Take your time and learn the airplane’s systems—before you buy if possible. Bluntly, the human factors design for virtually every one of the CAW airplanes stinks. Instruments appear to have been installed at random. Systems—especially fuel—often are not intuitive. Controls and switches are often poorly labeled and are frequently weirdly juxtaposed. For example, the carb heat and cabin heat knobs on a J-3 are identical, move identically and are only two inches apart. A Piper Apache’s throttles, prop controls and mixture controls are identical in size and shape and located in a group of six.

The late Jeff Ethell, author of The Illustrated Classic Warbirds Buyer’s Guide, considered by many to be the definitive book on warbird ownership, was killed in a P-38 due, in our opinion, to the complex and unusual fuel system in that specific airplane.

Systems matter—the Aeronca Chief can have an extra fuel tank that requires appropriate positioning of valves to avoid dumping its fuel on the ramp; the Beech 17 Staggerwing, as with many of its peers, has a multitude of tanks and a gauging system that requires the pilot to not only select the tank from which fuel is being burned but also the one whose quantity is being viewed.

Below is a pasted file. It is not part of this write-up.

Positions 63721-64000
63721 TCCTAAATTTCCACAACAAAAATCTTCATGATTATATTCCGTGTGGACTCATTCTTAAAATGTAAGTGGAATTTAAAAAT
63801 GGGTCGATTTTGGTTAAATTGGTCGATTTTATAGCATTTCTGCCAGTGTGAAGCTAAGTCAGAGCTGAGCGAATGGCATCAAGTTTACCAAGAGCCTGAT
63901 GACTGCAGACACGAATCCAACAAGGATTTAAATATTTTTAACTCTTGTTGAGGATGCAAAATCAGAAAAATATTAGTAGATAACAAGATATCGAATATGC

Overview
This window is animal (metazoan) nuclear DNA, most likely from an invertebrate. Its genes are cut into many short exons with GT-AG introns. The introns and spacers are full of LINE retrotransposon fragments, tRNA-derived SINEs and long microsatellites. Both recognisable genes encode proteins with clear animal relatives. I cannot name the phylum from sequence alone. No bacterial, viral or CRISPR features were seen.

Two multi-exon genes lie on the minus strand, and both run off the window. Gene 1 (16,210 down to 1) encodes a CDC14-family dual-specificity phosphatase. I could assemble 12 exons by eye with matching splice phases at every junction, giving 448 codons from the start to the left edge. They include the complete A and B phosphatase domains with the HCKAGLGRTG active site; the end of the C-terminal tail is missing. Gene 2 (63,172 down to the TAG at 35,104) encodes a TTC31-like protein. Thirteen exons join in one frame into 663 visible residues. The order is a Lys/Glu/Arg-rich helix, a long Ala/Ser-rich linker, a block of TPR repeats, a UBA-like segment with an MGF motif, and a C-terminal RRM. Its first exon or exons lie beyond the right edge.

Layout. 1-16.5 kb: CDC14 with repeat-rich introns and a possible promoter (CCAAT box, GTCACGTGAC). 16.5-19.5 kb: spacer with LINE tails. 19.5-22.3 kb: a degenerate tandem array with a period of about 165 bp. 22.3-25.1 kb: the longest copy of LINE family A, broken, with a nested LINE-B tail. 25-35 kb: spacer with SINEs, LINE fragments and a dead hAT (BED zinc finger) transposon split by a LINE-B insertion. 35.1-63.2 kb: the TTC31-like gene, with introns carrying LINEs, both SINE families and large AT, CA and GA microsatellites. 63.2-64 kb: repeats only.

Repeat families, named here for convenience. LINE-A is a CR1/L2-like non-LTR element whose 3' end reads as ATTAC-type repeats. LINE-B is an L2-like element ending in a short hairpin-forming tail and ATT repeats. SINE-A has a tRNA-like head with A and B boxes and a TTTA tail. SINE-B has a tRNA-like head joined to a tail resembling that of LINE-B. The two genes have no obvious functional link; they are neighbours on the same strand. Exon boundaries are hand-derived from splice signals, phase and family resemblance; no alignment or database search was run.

In many CAW airplanes, visibility from the pilot’s position stinks. For those tandem airplanes soloed from the rear seat, visibility forward on landing may be nonexistent.

That requires training, alertness and the ability to use peripheral vision on landing to keep the airplane straight.

It also can require slipping down final to see ahead as one of our airshow pilot friends learned when landing a biplane that was soloed from the rear seat—a truck pulled out onto the runway when she was on short final and she didn’t see it until it removed the left wings from the airplane shortly after she touched down.

In the hit parade of ugly surprises after aircraft purchase, corrosion is right up at the top. Derrick DeRuiter, proprietor of Northwoods Aviation in Cadillac, Michigan, an owner and operator of a J-3 Cub for decades and regularly hired to do prebuys on antiques and classics, told us that he frequently sees engine corrosion on the small, opposed engines on Cubs, Champs, Luscombes and Cessna 140s. “Often the seller has only been flying the airplane 20-30 hours a year, so the cylinders and bottom end are corroding from lack of use. The buyer doesn’t do a borescope inspection on the prebuy and starts flying his new toy like mad. Lots of metal shows up in the oil analysis—it’s corrosion, and it may mean serious engine work.”